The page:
Soccer Agents: Who’s Representing Who?

Soccer agents are becoming more and more crucial for soccer players of all levels of play. Sometimes a player at a lower level is just not getting enough playing time due to not fitting in to the system of play. An agent can find the right team and coach where that player will get their chance. A soccer agent has the ability to not only find you the right team to play for but help you negotiate the right salary you deserve. At the highest level, soccer agents have the ability to move a player to a bigger club at the right moment in the players career.

In March 2021, the Guardian revealed that Premier League clubs had spent a combined £272million on agents’ fees over the previous twelve months, with Chelsea the highest spenders on £35.2million, West Brom the lowest on £4.2million, and Gillingham the only club in the top four divisions of English football to not pay anything. And weirdly, this represented an increase on the year before (£263m) despite top flight clubs making huge losses in the pandemic, and with transfer spending decreasing by 10.6% between 2019 and 2020.

Figures like this suggest that the power that football agents hold in the game is continuing to grow, with their profits increasing even as those in other areas of the industry plummet. According to Forbes, Jonathan Barnett, Jorge Mendes and Mino Raiola all rank among the top five most lucrative sports agents in the world, making more money from their profession than any agent working in basketball or American football. And according to BILD, Raiola will demand wages of £825,000 a week for his most sought after client, Erling Haaland, as well as agent fees totalling almost £35million (34.3m) once the Norwegian striker’s release clause comes into effect next summer. But why are figures like Raiola able to exploit the transfer market like this?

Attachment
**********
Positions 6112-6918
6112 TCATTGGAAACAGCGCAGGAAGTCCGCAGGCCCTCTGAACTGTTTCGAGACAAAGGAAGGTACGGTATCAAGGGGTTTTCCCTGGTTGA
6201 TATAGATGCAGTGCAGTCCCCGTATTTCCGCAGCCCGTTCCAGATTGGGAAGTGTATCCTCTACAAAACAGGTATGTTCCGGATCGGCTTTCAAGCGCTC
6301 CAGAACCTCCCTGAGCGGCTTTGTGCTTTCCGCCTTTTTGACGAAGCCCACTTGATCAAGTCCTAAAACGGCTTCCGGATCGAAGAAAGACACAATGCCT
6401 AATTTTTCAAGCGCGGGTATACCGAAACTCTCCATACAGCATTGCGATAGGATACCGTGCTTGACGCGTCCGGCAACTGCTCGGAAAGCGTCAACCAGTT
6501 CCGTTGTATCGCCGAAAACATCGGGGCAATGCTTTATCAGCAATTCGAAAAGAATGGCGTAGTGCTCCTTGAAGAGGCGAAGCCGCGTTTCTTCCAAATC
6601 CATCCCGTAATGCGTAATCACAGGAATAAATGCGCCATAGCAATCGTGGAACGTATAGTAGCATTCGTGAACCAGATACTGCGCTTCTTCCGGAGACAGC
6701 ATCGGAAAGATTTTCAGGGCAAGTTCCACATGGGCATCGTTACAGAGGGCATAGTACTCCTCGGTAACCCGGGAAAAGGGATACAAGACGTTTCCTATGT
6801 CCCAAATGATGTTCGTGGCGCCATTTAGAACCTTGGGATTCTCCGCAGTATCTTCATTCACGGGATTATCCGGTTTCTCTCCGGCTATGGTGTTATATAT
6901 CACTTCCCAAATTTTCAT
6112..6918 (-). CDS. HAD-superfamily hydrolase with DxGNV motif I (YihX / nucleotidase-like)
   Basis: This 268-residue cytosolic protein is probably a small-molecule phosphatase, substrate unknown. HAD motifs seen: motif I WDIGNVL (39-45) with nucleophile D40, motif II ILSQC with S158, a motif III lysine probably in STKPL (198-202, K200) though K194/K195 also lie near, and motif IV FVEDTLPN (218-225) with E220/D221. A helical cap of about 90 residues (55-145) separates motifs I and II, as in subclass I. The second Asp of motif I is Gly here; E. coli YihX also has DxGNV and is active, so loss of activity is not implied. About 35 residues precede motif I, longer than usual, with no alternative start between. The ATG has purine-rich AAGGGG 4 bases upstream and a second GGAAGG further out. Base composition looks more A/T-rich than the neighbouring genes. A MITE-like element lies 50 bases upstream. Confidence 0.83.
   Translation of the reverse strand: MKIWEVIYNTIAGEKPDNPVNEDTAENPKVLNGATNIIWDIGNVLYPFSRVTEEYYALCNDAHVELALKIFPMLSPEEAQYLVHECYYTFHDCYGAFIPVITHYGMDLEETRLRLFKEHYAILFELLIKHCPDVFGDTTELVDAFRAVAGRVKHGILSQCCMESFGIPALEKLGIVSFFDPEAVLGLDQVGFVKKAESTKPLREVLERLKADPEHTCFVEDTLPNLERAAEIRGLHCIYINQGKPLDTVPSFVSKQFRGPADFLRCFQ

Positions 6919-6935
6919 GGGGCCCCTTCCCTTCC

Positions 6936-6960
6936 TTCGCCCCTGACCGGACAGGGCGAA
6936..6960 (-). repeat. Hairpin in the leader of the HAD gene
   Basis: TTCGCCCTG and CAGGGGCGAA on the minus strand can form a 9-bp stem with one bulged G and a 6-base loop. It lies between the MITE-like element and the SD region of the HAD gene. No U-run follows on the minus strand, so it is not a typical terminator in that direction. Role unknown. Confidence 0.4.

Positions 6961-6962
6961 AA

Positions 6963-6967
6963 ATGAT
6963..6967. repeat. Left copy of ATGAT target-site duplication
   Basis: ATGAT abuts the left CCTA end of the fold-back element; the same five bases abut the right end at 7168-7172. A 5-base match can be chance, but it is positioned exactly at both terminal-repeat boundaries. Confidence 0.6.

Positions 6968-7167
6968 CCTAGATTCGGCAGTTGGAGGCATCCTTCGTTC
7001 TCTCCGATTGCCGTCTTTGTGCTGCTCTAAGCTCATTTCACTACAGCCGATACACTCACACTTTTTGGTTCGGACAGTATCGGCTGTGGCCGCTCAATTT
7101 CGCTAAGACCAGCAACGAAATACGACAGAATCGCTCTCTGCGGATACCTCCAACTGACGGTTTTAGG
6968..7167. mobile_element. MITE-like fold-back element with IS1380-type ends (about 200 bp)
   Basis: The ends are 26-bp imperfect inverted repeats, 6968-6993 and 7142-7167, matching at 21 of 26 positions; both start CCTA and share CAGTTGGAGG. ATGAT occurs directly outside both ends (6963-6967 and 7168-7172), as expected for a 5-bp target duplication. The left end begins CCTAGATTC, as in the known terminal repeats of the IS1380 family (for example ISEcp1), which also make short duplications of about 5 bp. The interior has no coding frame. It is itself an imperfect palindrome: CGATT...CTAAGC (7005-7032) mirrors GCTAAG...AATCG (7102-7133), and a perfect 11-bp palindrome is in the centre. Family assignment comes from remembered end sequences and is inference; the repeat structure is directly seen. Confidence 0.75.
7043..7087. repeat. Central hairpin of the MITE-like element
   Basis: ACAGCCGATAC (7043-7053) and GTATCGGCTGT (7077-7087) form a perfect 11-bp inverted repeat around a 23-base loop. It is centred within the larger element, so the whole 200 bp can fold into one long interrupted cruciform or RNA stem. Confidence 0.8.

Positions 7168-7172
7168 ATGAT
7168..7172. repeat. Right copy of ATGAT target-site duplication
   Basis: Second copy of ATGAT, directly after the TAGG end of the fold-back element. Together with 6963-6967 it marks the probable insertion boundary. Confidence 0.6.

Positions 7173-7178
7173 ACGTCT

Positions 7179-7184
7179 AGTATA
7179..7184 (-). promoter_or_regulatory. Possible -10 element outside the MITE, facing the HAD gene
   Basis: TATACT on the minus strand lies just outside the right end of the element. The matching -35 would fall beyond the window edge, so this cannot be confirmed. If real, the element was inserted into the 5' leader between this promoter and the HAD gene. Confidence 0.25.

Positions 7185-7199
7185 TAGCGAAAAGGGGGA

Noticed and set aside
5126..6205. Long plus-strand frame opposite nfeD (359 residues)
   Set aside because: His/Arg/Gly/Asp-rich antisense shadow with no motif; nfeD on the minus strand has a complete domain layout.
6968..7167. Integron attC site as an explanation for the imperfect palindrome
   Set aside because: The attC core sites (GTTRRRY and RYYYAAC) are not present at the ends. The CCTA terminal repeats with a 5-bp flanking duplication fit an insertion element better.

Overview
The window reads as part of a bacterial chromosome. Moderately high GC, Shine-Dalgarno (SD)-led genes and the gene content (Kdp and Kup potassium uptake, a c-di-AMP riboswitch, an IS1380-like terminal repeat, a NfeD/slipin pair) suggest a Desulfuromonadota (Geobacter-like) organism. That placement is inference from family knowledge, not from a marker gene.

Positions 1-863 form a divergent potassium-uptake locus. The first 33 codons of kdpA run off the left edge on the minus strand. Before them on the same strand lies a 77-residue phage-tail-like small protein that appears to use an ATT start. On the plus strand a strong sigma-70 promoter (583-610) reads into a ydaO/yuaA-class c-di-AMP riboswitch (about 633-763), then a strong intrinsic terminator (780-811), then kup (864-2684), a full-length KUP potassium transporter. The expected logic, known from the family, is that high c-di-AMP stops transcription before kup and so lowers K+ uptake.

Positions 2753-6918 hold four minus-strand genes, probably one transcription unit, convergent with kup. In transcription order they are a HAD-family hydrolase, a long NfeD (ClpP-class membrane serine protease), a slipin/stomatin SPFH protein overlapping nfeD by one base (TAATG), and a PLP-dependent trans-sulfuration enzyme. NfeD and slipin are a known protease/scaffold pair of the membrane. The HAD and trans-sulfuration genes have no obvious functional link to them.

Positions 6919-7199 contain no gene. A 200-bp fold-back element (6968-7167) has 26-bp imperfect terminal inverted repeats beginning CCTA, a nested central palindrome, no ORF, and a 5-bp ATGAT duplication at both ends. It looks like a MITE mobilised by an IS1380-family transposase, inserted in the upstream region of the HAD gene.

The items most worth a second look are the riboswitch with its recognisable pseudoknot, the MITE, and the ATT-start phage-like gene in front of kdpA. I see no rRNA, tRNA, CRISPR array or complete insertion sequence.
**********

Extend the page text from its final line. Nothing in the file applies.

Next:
Zlatan Ibrahimovic and his super agent Mino Raiola.

Something you don’t really hear an awful lot about in the United States are soccer agents, so let’s see what we can find out. Soccer agents are usually just for high profile and elite players, but it doesn’t hurt to get some feedback from a soccer agent or a business manager if you’re a young soccer player signing with a professional soccer team or hoping to play pro soccer after college.

Some say just focus on playing hard and improving and don’t worry about agents. Do you really need an agent if you’re a young soccer player? Most likely you do not. First off, we’re not talking about a substantial amount of money if you’re playing in the USL or MLS, and you don’t want someone reaching into the pie and taking a percentage when there’s not much pie. However, soccer is changing in the United States and it doesn’t hurt to reach out and get some feedback.

Certainly, if you’re a soccer player who is in the youth national team pool or has set his or her sites on Europe or an overseas soccer career, maybe an agent is right for you. And again, it doesn’t hurt to look into and ask around.

International Soccer Super Agent

Carmine “Mino” Raiola

  • Zlatan Ibrahimovic
  • Paul Pogba
  • Romelu Lukaku
  • Henrikh Mkhitaryan
  • Marco Verratti
  • Mario Balotelli
  • Pavel Nedved

Agents and Who They Represent

Dan Segal and Richard Motzkin represent the players below:

  • Jozy Altidore
  • Landon Donovan
  • Freddy Adu
  • Tim Howard
  • Bobby Convey

Proactive Sports

Joe Schoenbauer, Lyle Yorks, Mike Gartlan, and the rest of the group represent a number of European based players as well as MLS players.

  • Carlos Bocanegra
  • Brad Friedel
  • Ryan Nelson
  • Benny Feilhaber
  • Brian McBride
  • DaMarcus Beasley
  • Sal Zizzo
  • Roque Santa Cruz

Santio Sports – Entertainment